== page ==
For some, tests at school are something to be dreaded, even run from, but for at least 50 students on the West Ranch High School campus on Tuesday, a math test was something done for fun and voluntarily after class had let out.
For the first time in the West Ranch Math Club’s history, the group of students who enjoy discussing and solving math problems were able to spread their joy involving arithmetic via a two-part test divided into speed and accuracy portions.
“To be honest, I’ve never seen so much excitement and participation in our Math Club. This is about my eighth year being advisor for our Math Club here,” said Danae Towne, math teacher and advisor for the West Ranch Math Club. “We’ve had a regular five to 10 students at a time participating and competing, but I’ve never seen so much involvement this year.”
According to Math Club President Alyssa Chang, a junior at West Ranch, one of the primary reasons for there being more involvement in the Math Club, and why 50 people signed up for the Math Open, was that the test was made more accessible to younger grades than previous international competition tests.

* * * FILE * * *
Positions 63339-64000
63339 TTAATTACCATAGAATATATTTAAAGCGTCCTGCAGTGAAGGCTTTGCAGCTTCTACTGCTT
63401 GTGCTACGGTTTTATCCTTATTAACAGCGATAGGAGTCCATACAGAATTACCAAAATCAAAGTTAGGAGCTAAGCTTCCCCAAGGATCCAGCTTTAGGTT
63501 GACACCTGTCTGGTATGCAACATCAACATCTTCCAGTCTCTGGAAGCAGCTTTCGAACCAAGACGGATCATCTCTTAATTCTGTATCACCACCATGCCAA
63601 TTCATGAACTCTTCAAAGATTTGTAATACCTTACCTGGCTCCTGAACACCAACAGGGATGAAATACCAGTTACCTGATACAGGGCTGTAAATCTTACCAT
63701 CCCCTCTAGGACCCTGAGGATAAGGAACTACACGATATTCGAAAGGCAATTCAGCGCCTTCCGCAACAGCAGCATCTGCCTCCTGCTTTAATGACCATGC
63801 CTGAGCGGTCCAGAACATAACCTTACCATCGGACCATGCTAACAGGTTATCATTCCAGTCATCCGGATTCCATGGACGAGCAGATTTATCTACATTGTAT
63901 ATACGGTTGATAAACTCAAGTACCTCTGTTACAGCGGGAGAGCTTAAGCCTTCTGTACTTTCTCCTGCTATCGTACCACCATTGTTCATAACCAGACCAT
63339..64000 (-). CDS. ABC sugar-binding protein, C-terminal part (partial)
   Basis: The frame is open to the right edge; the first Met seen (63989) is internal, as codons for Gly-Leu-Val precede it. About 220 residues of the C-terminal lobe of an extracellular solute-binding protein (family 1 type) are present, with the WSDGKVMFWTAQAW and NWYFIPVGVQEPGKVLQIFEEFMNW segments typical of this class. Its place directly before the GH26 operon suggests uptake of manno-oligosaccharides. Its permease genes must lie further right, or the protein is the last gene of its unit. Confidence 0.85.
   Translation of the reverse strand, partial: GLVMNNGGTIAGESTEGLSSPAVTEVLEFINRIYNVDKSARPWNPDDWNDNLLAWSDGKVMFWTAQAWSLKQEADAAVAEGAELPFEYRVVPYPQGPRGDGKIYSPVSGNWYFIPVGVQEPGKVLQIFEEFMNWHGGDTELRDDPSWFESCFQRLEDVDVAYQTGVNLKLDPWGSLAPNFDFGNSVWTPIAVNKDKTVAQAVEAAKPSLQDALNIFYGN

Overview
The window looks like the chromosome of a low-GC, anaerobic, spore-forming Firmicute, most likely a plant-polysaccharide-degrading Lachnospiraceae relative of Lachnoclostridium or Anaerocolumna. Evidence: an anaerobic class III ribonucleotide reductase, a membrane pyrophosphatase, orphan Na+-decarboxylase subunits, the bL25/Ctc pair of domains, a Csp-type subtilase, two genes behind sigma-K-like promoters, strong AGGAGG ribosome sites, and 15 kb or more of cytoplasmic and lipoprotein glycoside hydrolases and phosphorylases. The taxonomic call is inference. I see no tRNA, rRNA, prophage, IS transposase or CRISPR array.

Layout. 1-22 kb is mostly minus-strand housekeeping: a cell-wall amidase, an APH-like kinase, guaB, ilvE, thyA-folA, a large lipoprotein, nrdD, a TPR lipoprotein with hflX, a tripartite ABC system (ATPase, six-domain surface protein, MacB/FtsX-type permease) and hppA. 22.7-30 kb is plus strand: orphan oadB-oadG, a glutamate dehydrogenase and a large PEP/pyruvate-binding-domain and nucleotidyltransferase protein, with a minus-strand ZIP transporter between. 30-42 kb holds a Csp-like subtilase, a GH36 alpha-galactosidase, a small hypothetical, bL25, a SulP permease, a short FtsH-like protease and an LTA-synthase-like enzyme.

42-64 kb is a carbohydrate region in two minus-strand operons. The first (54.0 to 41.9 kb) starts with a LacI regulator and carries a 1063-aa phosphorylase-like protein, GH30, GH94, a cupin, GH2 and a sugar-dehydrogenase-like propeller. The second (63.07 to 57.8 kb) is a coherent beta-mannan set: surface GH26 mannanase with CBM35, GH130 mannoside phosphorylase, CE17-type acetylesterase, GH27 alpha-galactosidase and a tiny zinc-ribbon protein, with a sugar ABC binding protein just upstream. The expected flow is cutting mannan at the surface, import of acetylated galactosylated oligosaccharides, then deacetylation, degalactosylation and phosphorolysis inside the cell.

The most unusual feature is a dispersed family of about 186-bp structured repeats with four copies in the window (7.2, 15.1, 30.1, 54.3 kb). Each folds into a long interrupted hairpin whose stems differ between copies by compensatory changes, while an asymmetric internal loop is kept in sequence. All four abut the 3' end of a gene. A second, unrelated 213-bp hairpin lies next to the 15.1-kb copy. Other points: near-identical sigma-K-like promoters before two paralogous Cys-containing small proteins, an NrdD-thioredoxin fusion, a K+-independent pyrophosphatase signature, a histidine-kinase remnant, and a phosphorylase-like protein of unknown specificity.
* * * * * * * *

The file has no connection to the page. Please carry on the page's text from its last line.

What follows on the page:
“Math Open at West Ranch, or MOWR for short, is a high school math competition that our officer board decided to create this year to make the math competition environment a bit more fun and easier for students,” said Chang. “And it’s a more welcoming environment because usually competitions take place at a national or international level, and that’s usually very difficult for students to compete in.”
Taking the problems a notch down allows the students to complete the two sections in a little under an hour. All those who participated in the event received a gift card, and then further, larger, prizes were given to those who won.
Chang said it is her hope that, with this being West Ranch’s Math Open, eventually the competition will be able to go districtwide.
“I’ve been a part of math competitions since elementary school, so I’ve always been qualifying for internationals and things like that…and I realize that not everybody’s had the same experience as me,” said Chang, later adding: “I just hope that the problems, the level of difficulty, can help students feel more confident in their math interest, since most of the students that are participating today are interested in math.
“So, we just want students to gain that passion that I personally had for a long time,” she added.